Customer Experience News & Trends

22 things you should never say to customers

12. I am (or she/he is) such an idiot

Even when you or your colleagues make mistakes, you don’t want to undermine your true abilities or those of a co-worker. One error does not make anyone the village idiot — or stupid or incompetent or silly. It makes someone human, and customers can forgive that. Instead, say, “I (or we) made a mistake, and this is how we’re going to fix it.”

13. It’s not my/our fault


Responsible, successful companies and individual employees dealing with customers never point fingers or look for scapegoats. They own up to their faults and pursue immediate fixes and long-term solutions to retain the respect of their customers. Instead, say, “Let’s see what can be done about this right now.”

14. … or else

This is often preceded by alternatives such as “You must do this …” “You should do that …” It’s essentially a threat. Bullies say these kinds of things, not empathetic customer care professionals. Instead, say, “What you might want to do is …” or “Can you please ….”

15. The policy stinks


Sure, we all have to live by and enforce some policies that we don’t like, don’t understand or think are unfair to customers. But you’re the face of the company, and if you are detached from its practices and beliefs, customers will think there’s something wrong with them. Instead, say, “To ensure the best for our customers, we’ll need to …” or “It’s our common practice to …”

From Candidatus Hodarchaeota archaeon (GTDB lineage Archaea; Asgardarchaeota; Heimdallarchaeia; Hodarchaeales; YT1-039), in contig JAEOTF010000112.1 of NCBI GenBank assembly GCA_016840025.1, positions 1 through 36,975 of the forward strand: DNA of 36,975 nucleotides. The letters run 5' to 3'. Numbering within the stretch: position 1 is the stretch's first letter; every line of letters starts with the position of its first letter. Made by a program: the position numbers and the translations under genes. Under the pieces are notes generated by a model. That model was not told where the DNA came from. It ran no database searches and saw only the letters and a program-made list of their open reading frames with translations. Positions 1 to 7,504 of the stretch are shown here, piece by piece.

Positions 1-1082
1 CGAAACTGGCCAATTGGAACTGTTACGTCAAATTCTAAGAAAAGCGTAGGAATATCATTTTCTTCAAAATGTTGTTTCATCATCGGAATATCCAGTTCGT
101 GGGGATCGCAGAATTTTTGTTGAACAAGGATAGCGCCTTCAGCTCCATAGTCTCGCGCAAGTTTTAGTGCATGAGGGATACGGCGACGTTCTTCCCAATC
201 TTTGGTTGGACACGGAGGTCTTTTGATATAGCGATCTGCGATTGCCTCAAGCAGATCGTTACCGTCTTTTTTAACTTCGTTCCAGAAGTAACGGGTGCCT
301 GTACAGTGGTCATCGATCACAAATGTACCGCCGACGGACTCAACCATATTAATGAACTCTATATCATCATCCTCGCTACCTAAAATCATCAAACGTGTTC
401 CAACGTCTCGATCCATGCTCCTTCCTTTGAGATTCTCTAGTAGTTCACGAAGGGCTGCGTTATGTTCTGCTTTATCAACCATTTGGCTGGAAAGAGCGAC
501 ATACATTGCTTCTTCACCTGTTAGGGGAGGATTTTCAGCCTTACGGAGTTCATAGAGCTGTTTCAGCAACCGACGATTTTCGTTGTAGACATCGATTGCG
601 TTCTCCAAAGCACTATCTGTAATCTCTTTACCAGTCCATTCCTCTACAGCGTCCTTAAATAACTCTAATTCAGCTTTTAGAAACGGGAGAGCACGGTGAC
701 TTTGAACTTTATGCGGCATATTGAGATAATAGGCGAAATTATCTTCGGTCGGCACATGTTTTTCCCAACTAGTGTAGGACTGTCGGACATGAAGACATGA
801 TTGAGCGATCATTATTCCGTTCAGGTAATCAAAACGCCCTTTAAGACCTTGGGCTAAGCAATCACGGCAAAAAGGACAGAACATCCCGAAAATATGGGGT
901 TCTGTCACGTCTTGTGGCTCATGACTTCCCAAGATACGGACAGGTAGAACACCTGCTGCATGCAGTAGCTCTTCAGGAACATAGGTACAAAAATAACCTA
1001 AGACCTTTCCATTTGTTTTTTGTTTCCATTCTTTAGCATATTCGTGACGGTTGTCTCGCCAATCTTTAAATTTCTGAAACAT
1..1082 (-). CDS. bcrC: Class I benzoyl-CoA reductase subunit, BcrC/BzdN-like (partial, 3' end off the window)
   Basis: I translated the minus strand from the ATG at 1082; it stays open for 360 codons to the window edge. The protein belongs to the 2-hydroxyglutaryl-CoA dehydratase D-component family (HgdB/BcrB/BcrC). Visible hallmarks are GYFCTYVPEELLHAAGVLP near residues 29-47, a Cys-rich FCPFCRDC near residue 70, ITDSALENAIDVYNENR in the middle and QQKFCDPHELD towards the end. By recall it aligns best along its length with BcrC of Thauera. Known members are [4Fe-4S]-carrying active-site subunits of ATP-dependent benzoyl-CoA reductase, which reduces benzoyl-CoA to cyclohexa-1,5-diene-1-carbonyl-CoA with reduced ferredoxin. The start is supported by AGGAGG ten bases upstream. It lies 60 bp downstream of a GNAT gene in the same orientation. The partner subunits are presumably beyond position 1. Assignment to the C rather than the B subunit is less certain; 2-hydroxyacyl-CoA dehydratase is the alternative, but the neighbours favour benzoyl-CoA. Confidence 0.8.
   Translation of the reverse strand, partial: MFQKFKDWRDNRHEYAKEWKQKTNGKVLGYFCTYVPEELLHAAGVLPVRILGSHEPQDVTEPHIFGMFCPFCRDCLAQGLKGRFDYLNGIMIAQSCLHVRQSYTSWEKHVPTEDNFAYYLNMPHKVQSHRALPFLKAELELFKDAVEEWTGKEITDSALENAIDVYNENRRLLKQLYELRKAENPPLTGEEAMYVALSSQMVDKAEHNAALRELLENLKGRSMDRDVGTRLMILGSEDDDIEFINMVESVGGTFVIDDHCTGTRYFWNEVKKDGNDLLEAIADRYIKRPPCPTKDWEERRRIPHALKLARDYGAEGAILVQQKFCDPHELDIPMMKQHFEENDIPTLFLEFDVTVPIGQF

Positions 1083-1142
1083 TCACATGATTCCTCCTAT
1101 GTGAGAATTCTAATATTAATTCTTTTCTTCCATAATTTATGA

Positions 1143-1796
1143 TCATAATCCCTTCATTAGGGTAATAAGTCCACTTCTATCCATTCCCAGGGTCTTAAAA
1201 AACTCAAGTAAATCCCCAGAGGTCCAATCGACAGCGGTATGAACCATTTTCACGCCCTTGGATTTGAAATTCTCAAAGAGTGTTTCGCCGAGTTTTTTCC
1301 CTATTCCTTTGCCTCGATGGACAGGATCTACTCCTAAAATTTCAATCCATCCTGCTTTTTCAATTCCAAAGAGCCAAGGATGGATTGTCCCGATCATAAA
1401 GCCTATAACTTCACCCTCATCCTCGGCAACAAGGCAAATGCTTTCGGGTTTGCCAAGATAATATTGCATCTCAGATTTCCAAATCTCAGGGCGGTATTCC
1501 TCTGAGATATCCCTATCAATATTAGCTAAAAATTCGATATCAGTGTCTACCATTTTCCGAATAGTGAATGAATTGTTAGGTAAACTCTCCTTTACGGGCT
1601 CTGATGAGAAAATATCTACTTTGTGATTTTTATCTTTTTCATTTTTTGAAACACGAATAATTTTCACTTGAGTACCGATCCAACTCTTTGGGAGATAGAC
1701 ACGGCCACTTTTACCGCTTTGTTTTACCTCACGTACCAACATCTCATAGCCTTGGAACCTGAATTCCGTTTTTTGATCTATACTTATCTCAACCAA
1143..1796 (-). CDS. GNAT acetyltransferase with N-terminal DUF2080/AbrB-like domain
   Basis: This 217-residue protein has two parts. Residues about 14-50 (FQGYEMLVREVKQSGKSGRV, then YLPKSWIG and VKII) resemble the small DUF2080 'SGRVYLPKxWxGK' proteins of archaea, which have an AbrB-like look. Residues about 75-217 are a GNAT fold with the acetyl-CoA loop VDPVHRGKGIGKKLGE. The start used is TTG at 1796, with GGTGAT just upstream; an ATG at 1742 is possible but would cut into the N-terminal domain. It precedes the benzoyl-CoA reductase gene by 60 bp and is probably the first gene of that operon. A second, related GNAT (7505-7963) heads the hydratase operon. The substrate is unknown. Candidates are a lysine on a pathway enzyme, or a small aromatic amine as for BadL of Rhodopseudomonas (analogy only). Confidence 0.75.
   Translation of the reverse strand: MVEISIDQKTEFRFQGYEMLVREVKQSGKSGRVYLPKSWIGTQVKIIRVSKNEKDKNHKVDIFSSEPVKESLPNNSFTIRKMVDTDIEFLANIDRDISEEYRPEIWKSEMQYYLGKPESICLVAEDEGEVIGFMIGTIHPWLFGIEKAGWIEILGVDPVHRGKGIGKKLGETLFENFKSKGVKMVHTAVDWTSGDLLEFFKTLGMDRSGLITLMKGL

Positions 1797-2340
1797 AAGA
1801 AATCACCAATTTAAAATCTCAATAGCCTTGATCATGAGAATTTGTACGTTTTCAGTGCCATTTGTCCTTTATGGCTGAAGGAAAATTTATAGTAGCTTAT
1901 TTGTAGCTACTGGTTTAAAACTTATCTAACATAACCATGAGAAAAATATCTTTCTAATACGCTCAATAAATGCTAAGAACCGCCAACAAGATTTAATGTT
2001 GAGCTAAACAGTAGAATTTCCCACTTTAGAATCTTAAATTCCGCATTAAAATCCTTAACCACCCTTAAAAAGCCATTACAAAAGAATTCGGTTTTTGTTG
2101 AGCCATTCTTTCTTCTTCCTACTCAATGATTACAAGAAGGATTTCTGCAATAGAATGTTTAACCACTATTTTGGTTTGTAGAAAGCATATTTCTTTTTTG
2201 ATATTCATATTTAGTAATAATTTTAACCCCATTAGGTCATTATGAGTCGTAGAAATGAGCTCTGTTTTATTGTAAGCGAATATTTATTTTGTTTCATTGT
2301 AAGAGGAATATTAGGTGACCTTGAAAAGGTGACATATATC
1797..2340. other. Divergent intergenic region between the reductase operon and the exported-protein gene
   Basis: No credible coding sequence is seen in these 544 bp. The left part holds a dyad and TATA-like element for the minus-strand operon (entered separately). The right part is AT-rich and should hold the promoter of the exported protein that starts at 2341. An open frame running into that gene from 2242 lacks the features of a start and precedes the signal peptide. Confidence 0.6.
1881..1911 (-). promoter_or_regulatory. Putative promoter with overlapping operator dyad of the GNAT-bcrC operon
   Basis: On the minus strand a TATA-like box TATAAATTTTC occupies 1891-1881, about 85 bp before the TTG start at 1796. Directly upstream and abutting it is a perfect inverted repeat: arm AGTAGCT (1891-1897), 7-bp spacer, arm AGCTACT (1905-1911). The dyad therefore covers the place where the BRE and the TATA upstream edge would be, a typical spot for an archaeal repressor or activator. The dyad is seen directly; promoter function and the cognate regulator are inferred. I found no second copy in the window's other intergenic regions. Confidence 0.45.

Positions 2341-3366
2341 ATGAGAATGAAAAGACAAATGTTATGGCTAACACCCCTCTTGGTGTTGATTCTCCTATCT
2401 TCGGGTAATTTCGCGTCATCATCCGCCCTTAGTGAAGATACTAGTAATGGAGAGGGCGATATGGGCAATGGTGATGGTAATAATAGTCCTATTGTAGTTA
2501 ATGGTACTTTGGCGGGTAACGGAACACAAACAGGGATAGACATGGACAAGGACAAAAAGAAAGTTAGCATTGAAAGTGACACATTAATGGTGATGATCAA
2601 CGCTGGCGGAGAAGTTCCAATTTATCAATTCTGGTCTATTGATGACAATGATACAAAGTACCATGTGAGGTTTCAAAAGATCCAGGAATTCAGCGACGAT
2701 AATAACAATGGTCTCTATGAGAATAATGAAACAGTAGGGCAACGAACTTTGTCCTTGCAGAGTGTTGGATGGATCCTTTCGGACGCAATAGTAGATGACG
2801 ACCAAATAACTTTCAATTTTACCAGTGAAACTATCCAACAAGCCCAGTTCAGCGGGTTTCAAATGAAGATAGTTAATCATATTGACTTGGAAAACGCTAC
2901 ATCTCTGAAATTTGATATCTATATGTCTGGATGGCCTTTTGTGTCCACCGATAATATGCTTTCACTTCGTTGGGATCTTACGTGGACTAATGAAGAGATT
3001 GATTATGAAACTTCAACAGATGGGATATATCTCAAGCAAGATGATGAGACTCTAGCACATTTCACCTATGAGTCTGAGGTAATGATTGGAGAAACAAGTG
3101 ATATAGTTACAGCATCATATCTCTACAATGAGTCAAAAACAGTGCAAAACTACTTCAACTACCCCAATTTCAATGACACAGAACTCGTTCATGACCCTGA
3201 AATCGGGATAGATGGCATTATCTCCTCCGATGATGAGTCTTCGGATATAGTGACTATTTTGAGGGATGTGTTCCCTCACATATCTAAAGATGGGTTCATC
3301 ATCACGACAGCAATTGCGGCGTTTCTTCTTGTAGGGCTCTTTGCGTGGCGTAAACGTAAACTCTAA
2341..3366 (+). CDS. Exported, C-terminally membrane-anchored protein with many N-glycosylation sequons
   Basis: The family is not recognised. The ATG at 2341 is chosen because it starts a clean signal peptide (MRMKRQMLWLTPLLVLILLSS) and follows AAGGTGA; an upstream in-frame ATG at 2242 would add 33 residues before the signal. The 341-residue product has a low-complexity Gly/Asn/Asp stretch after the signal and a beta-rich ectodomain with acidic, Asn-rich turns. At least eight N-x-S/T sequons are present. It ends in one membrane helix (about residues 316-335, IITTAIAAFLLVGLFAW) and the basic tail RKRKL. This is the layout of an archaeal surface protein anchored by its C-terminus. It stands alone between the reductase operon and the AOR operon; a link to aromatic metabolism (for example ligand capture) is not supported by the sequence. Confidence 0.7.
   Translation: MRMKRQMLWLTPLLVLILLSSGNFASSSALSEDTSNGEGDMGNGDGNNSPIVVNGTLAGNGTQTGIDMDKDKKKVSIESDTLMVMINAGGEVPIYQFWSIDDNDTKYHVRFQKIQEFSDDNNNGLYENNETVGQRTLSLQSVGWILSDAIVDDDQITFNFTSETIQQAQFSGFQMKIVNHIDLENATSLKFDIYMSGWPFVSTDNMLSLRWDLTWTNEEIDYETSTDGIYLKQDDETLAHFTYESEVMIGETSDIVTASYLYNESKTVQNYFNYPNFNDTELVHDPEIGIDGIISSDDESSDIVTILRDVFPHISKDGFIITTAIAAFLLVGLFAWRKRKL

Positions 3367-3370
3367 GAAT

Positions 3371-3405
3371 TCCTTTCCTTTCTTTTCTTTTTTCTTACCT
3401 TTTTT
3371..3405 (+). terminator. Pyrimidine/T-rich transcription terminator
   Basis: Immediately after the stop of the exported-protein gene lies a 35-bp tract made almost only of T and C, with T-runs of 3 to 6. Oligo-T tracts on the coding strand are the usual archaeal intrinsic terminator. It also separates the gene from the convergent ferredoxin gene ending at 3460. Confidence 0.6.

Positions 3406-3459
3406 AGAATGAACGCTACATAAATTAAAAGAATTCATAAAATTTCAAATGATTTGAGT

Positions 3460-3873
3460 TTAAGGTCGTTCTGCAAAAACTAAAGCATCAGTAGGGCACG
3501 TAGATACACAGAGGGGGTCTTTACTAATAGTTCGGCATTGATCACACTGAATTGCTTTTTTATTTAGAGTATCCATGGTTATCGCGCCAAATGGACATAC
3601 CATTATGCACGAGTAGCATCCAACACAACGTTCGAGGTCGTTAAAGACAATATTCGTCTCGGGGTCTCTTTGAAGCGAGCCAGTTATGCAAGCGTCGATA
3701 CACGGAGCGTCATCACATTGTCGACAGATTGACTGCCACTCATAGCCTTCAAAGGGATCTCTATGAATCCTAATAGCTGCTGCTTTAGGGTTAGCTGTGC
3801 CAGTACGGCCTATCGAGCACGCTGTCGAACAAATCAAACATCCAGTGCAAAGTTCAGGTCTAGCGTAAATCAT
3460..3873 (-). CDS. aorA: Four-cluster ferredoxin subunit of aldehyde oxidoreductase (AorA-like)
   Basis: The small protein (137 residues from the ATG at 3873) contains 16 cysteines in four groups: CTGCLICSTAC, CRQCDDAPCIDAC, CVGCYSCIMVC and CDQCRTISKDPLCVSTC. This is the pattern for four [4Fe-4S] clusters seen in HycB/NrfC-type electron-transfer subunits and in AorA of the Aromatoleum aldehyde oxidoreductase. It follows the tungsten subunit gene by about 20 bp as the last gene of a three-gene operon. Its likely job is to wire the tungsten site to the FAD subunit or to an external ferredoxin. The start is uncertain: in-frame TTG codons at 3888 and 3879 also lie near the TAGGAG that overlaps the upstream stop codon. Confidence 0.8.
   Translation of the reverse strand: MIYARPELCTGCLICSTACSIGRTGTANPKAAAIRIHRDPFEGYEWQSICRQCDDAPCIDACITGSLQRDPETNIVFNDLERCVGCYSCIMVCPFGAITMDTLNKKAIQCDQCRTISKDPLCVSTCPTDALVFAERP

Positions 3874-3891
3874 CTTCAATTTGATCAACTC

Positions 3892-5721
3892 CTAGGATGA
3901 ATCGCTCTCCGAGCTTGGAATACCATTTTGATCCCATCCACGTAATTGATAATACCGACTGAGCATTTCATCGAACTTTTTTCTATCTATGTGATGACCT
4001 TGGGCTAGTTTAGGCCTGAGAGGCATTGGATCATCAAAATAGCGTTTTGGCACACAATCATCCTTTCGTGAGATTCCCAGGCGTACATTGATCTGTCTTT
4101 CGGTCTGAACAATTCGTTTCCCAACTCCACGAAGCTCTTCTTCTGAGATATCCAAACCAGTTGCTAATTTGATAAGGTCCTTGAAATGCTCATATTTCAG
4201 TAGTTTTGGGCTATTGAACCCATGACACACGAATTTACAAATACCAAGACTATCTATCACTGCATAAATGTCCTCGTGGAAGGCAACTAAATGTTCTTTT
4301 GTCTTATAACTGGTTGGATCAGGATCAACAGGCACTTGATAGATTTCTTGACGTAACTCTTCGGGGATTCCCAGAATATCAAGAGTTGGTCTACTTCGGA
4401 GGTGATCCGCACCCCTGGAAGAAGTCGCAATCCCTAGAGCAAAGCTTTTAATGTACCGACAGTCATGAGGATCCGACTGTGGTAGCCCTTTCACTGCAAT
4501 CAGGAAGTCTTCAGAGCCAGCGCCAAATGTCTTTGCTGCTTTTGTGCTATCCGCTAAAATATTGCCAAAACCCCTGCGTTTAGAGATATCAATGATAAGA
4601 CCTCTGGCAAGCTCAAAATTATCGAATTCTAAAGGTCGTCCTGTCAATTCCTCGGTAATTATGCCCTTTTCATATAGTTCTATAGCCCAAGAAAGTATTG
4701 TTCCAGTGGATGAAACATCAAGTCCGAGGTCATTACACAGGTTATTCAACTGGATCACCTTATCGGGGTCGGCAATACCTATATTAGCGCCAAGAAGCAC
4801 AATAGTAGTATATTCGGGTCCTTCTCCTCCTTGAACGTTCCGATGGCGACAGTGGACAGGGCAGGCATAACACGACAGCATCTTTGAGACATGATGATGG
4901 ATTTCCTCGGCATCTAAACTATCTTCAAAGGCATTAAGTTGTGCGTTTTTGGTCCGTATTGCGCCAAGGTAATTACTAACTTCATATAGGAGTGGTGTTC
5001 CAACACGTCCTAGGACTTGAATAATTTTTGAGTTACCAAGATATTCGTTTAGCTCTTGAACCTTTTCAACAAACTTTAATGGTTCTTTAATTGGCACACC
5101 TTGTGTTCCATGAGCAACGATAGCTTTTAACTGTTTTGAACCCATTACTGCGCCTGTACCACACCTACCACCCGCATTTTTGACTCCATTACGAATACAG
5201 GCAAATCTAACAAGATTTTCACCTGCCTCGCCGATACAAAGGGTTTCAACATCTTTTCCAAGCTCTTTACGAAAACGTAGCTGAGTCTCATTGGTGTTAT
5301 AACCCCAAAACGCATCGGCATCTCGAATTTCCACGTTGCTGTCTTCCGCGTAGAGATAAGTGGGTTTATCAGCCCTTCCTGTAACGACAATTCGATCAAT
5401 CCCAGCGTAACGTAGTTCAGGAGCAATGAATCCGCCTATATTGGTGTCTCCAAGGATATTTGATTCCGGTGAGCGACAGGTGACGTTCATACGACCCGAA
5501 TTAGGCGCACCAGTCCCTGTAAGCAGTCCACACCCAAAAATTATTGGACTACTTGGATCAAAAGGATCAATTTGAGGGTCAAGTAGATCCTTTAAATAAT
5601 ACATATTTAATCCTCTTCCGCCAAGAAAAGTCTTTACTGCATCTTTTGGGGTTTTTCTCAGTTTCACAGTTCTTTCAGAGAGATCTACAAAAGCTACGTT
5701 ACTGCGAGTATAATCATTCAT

16. No offense, but …

Guess what? If you ever have to start a sentence with this phrase, it’s probably best to stop the sentence right there. Saying “no offense” only prepares the other person to be offended. Be certain, what is said next will offend your customer. Instead, say nothing.

17. I’ll friend you

If you want to connect with customers online, Facebook is not the place to do it. Connect on LinkedIn or industry blogs. Maintain a clear line between your professional and personal life — and know that Facebook is almost always not a bridge between the two. Instead, say, “Will you join my professional network on LinkedIn?”

18. LOL (or OMG)

You’re not a teenage girl giggling about the latest Justin Bieber YouTube video. If you use this kind of texting language with customers, you’ll appear to be unprofessional. Instead, say (or write), “That’s funny” or “Wow, I didn’t expect that.”

19. I just got dumped


Matters of the heart are best discussed with family and friends, not customers or colleagues. If you have an occasional a bad day because of a personal situation, it might be a good idea to request to do behind-the-scenes work.

20. I haven’t had a raise in five years

Being upset and admitting it will hurt your credibility with customers and the boss. Complaining about no low pay is tacky. Instead, say nothing.

21. Oh sh!*

Cursing reflects poorly on an employee’s personality and professionalism. It suggests you need to rely on curse words to get your point across. Not to mention, it can offend customers who don’t ever use that kind of language. Instead, say, “Oh, gosh” “My goodness” or “Ah, shucks.”

22. How many blondes does it take to screw in a light bulb?

Appropriate jokes and humor are OK to use when talking to customers, and in the right context. Any kind of joke or humor that pokes fun at any one group of people will surely be offensive to that group and probably a much larger population. Instead, say, “What did one eye say to other? Don’t look now, but I think something between us smells.” Or you might want to try some other clean humor.

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